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Land of free, home of strange

Posted by Marcia Dick  July 2, 2010 10:04 AM

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museum modern ren-front.jpg
Danielle Dreilinger photos

The Museum of Modern Renaissance: Knock before entering.

When you're a stranger somewhere, everything seems unusual; when you're familiar with a place, everything looks ordinary. Neither, of course, is entirely true. In any city, curiosities lurk in backyards, basements, and even in plain sight. They may be eerie, beautiful or just completely unexpected. Here we uncover a few outposts in secret Somerville.

Follow along and add  your favorite mysterious spots in Somerville to this specially created Google map.


Talk about going to the beach around Somerville, and people generally think of Revere or Crane's. But until the late 1940s, locals sunned and swam in the Mystic River off Shore Drive between Puritan and Putnam roads, said city official Nick Salerno, who grew up nearby. "The waterfront was just a lovely area," Salerno said, with a "lifeguard and diving board." (It did have a distinctly unpleasant neighbor: Hinckley Rendering, which could smell horrible in the wrong wind.) The city even made plans to build an amusement park. The heyday was before Salerno's time, but "I have a vague memory of the old bathhouse … all rotted," he said. "It was burned out with holes in the floor and water rats." Parents told kids not to go there, but, well. The location's long since been cut off by Route 93, but the developers at Assembly Square promise to reopen the waterfront to fun and frolic.


Back in 1776, locals probably thought the only good British soldier was a dead British soldier. Well, historians believe they didn't get rid of them all — a few are interspersed with the fallen patriots on Somerville turf. One British soldier is buried in Milk Row Cemetery on Somerville Avenue, said Brandon Wilson of the city Historical Commission. An additional handful never left Timothy Tufts's farm near where Ace Wheelworks is now. The 1897 book "Somerville, past and present: An illustrated historical souvenir'' gives a stirring rendition: "Like a rabble rout they came down Arlington Avenue … a confused throng, they turned through Beach [Beech] Street into Elm. At the westerly corner of these streets was a grove, where minute men were secreted, who gave the men a galling fire. The British who fell here were buried in Mr. Tufts's land, just inside the wall."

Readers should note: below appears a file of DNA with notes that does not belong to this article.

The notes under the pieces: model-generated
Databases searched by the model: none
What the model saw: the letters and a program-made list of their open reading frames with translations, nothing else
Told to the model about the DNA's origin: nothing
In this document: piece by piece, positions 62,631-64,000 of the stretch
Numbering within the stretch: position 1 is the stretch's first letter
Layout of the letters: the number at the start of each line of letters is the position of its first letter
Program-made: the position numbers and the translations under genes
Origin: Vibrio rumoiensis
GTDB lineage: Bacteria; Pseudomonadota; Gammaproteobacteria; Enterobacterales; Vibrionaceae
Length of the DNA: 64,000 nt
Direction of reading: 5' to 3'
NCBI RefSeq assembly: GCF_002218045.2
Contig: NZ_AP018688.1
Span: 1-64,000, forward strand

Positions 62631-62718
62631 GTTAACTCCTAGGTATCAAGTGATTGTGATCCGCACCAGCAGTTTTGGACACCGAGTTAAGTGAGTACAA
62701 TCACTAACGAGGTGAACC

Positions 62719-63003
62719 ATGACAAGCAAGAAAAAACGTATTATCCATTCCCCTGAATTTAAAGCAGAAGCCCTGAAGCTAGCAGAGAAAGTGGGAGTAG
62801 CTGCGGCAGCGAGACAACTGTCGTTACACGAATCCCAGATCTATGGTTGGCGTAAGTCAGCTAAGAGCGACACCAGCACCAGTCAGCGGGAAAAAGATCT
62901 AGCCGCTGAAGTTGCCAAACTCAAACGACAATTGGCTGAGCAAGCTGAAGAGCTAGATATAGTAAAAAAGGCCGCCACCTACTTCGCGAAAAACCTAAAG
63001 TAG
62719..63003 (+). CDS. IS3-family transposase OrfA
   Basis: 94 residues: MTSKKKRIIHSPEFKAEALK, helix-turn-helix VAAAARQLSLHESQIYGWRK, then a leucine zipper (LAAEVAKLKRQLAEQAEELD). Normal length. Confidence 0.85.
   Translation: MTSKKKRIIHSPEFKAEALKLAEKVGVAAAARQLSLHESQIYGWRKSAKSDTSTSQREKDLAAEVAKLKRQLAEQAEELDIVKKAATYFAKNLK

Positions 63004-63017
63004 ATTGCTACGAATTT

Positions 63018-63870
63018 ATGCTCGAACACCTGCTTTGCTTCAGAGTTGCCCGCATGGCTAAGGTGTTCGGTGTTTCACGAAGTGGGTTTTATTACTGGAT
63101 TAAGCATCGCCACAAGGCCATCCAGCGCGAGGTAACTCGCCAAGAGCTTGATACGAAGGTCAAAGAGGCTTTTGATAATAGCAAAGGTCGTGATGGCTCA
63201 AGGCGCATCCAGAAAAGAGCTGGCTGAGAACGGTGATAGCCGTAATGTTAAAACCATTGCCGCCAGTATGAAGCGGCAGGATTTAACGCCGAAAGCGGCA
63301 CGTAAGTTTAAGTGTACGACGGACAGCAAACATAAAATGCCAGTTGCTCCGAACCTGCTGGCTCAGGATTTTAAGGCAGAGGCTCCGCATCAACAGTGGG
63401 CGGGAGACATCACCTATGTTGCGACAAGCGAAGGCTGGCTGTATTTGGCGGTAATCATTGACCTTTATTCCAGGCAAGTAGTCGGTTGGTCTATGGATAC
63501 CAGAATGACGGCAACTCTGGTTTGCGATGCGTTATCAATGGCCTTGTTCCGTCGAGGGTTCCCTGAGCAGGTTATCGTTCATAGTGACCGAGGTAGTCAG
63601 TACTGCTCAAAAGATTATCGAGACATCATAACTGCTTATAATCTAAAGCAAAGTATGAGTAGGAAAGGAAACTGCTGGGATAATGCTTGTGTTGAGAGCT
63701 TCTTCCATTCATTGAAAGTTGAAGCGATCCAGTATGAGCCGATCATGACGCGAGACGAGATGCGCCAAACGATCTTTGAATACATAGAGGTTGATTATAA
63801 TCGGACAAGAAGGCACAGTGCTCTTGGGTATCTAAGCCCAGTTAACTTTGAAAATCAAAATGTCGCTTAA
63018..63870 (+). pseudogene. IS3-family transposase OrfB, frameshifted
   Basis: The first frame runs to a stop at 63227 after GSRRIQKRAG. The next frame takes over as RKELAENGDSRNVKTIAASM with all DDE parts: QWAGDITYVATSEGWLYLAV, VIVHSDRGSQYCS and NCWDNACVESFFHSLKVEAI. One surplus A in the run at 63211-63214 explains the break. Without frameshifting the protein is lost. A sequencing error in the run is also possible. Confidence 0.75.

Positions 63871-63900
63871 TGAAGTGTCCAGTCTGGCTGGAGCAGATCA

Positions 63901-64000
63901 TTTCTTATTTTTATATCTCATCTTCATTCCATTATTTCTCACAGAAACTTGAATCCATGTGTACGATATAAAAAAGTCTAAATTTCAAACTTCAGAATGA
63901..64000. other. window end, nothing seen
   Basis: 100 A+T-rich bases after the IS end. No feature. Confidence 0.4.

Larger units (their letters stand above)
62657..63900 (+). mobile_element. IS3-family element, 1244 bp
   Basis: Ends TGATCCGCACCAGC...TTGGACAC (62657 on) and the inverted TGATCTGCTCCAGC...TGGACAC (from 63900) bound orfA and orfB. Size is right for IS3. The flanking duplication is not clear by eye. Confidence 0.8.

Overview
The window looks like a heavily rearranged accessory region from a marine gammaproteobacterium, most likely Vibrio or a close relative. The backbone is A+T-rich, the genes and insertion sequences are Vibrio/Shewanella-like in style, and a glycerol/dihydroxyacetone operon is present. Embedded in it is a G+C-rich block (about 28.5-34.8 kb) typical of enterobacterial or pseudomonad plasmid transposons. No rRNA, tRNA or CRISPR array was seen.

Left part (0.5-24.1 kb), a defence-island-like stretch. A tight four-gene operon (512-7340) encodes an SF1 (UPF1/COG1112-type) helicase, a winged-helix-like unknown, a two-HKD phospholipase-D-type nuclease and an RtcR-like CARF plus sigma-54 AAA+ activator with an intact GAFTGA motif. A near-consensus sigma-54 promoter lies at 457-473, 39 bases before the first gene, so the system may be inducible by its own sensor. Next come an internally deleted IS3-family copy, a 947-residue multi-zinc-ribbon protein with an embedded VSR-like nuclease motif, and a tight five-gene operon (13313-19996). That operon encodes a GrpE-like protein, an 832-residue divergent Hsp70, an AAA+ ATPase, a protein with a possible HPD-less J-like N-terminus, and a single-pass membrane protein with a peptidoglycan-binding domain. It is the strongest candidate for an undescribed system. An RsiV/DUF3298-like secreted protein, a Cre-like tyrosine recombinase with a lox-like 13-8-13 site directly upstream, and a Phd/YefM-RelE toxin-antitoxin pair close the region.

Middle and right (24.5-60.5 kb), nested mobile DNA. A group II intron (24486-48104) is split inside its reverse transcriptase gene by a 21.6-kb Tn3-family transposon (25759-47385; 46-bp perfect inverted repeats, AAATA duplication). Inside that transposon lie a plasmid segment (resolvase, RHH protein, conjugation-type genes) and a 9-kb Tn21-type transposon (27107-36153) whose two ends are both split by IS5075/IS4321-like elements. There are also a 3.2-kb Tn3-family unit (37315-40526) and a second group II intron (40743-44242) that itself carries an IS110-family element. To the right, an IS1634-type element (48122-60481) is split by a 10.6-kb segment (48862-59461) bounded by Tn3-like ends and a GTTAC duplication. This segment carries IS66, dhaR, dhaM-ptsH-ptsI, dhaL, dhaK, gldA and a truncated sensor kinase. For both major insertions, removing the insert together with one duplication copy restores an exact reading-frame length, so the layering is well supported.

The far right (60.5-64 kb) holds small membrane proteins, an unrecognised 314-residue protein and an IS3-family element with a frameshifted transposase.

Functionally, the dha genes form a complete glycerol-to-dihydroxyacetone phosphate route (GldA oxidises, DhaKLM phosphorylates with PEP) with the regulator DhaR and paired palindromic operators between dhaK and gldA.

jerrys.jpg Getting a haircut can be so relaxing - the scalp massage, the conversation focused on yourself, the … birds tweeting in the garden? Jerry's Underground Garden Salon is an idyll in a rather unexpected place: 19 Tufts St., right off McGrath and down the street from a major environmental cleanup site. Stylist and birder Jerry Lauretano used to cut hair in Harvard Square before moving operations back to his own sanctuary. It is, in fact, the first hair salon in the United States to be named a National Wildlife Federation–certified wildlife habitat, boasting (as the sign out front says) "food, water, cover, and places to raise young." Bird feeders overhang a mulched side yard from the branches of a majestic tree. The salon's patio is surrounded by coral honeysuckle. A little painted birdhouse sits on a side stoop. Above it sits an enormously fat pigeon. Well, they're birds too.